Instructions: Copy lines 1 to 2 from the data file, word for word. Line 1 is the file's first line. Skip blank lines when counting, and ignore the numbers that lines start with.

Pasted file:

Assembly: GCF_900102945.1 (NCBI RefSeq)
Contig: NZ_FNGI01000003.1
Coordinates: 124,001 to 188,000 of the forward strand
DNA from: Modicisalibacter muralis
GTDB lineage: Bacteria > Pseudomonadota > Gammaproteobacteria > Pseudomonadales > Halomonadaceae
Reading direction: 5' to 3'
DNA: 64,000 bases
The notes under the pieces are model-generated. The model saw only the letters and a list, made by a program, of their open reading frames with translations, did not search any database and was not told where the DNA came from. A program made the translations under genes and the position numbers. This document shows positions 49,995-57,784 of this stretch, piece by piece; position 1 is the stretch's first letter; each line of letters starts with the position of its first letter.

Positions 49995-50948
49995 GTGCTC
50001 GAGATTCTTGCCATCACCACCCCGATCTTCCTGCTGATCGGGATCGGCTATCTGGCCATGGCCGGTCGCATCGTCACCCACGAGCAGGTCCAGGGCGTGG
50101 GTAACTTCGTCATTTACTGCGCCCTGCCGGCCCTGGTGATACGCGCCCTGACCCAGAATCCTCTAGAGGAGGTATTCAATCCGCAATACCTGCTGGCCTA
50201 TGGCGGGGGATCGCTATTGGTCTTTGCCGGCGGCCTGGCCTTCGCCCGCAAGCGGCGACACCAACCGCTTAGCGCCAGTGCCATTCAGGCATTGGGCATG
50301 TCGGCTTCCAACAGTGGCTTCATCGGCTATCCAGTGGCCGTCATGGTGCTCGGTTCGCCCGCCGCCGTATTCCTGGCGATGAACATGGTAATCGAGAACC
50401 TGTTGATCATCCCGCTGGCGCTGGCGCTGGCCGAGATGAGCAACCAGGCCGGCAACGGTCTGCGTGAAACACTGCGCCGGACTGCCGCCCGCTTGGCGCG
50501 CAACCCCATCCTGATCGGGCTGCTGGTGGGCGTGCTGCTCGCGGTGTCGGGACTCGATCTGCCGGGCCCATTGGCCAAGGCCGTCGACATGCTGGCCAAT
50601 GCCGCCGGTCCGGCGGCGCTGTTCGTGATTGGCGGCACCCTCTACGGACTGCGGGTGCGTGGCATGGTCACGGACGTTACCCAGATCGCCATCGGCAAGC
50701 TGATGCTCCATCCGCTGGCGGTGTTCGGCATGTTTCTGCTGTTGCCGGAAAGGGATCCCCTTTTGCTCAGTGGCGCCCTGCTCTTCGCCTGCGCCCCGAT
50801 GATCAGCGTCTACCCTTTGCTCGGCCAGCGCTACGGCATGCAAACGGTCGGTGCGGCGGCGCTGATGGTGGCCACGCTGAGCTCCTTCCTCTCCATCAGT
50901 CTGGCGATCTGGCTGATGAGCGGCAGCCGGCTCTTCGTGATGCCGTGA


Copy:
Assembly: GCF_900102945.1 (NCBI RefSeq)
Contig: NZ_FNGI01000003.1